Of course, there’s one downside. Hardshells can get quite expensive. If you’re not sure of traveling through extreme conditions, you might not want to pay so much just for the high-end detailing.
Rain jackets can weigh as little as 6 ounces. Others weigh a couple of pounds. Most people tend to mistake the thickness or weight of a rain jacket with its ability to repel water.
The weight doesn’t always determine how efficient a jacket is. Most of the time heavier jackets come with more features such as pockets, large hoods, tapped membranes, etc.
Whether you pick a heavier or a lighter jacket, you should consider the activities you need it for or the region you plan on traveling through. A heavy jacket might make it uncomfortable for you when climbing or hiking on steep mountain trails in sustained downpour.
Heavy jackets might be better suited for casual use. Because they come with multiple pockets and you don’t have to walk around in them for long, the extra weight shouldn’t bother you too much.
Some rain jackets will cause you to sweat excessively. Not because they’re heavy or they’re too tight, but because the fabrics just aren’t breathable. Some people prefer to compromise waterproofing to get that extra bit of air in.
Also, don’t mistake breathability for a lack of insulation.
Pockets, Pit Zips, and Vents
Since we carry around so many gadgets with us, it makes sense that we get a jacket with enough pockets to store them. While most everyday jackets and coats have this feature, the designs are a bit different for rain jackets.
Ultra-light rain jackets, the ones most consumers choose because of the lower price, don’t always come with more than one pocket. Not only is that not enough for all you gadgets, wallet, and keys safe, it’s usually not stylish either.
Heavier rain jackets will come with side pockets. You can keep your hands dry in them while also keeping your valuables on you at all times. You might even be able to find a chest pocket too for extra storage.
The number of pockets will not only determine how much use you can get out of your rain jacket but also how much you’ll have to pay for it.
With some rain jackets you might also get side vents or pit zips. The side vents can help you breathe a bit better. They come in handy if you’re stuck wearing a rain jacket during the summer or while hiking up a mountain.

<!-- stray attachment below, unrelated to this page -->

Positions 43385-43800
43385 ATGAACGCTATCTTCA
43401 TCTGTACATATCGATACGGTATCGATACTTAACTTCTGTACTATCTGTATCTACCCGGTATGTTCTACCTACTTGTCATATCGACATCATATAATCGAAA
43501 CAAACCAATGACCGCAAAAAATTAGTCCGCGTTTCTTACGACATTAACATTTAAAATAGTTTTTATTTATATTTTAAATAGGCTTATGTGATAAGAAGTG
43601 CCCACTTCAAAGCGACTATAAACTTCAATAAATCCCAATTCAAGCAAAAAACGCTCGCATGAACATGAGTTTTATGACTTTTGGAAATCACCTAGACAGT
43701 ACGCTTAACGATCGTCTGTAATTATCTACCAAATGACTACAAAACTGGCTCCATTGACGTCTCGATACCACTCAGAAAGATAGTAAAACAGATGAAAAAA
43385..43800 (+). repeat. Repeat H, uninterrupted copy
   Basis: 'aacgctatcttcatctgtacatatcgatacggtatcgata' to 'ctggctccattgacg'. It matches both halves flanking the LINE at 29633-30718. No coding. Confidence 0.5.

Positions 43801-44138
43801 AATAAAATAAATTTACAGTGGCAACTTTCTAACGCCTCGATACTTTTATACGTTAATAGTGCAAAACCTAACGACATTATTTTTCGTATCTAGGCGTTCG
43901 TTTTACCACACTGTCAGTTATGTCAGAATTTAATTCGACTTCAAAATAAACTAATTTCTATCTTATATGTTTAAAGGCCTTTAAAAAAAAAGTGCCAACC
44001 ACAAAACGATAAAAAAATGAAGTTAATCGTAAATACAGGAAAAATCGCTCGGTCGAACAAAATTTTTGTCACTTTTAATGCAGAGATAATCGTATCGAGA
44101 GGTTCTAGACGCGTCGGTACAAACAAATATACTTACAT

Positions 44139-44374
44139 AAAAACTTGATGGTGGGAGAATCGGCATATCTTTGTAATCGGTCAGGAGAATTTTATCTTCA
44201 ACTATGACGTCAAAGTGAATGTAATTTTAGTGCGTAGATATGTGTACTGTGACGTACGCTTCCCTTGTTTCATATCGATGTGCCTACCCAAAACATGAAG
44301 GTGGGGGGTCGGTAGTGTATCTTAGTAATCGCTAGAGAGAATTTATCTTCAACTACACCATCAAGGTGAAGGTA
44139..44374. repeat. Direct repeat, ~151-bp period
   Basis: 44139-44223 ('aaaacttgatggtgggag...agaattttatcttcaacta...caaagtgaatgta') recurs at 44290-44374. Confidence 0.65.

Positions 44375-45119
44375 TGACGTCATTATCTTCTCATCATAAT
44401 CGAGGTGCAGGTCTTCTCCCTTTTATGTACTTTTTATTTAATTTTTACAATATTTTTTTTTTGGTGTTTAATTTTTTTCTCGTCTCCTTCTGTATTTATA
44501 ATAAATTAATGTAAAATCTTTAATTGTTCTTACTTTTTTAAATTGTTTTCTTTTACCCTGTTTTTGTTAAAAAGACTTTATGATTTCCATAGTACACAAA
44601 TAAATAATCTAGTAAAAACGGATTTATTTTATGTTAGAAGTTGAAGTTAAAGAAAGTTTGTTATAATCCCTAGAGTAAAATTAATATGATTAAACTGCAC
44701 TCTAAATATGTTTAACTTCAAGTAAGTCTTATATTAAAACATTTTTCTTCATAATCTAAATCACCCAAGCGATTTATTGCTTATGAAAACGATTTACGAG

There’s one thing you should know. Not all rain jackets come with a hood attachment. There are budget-friendly options out there that come without any head protection.
The size of the hood should also be a deciding factor. If you want a rain jacket for climbing or hiking then you’ll need a hood that can cover a helmet. Or at least one that doesn’t interfere with your headlamp, if you’re wearing one.
There are also hoods that can be removed and stored separately from your jacket. If traveling light is more important to you than the quality of the rain jacket, you might want to look into a detachable hood. It should take up less storage space.
Some prefer big hoods, but the bigger they are the harder they are to close up. This could expose you to cold drafts while traveling. You probably shouldn’t opt for a large hood unless you need it to cover a hat, helmet, or something else besides your head.
One more thing to keep in mind is that not all hoods are adjustable. The ones that come with Velcro straps are the easiest to use but they don’t offer the same security in harsh weather conditions. If you’re looking for something that pins down the fabric with ease, then probably a cord wrap system is better.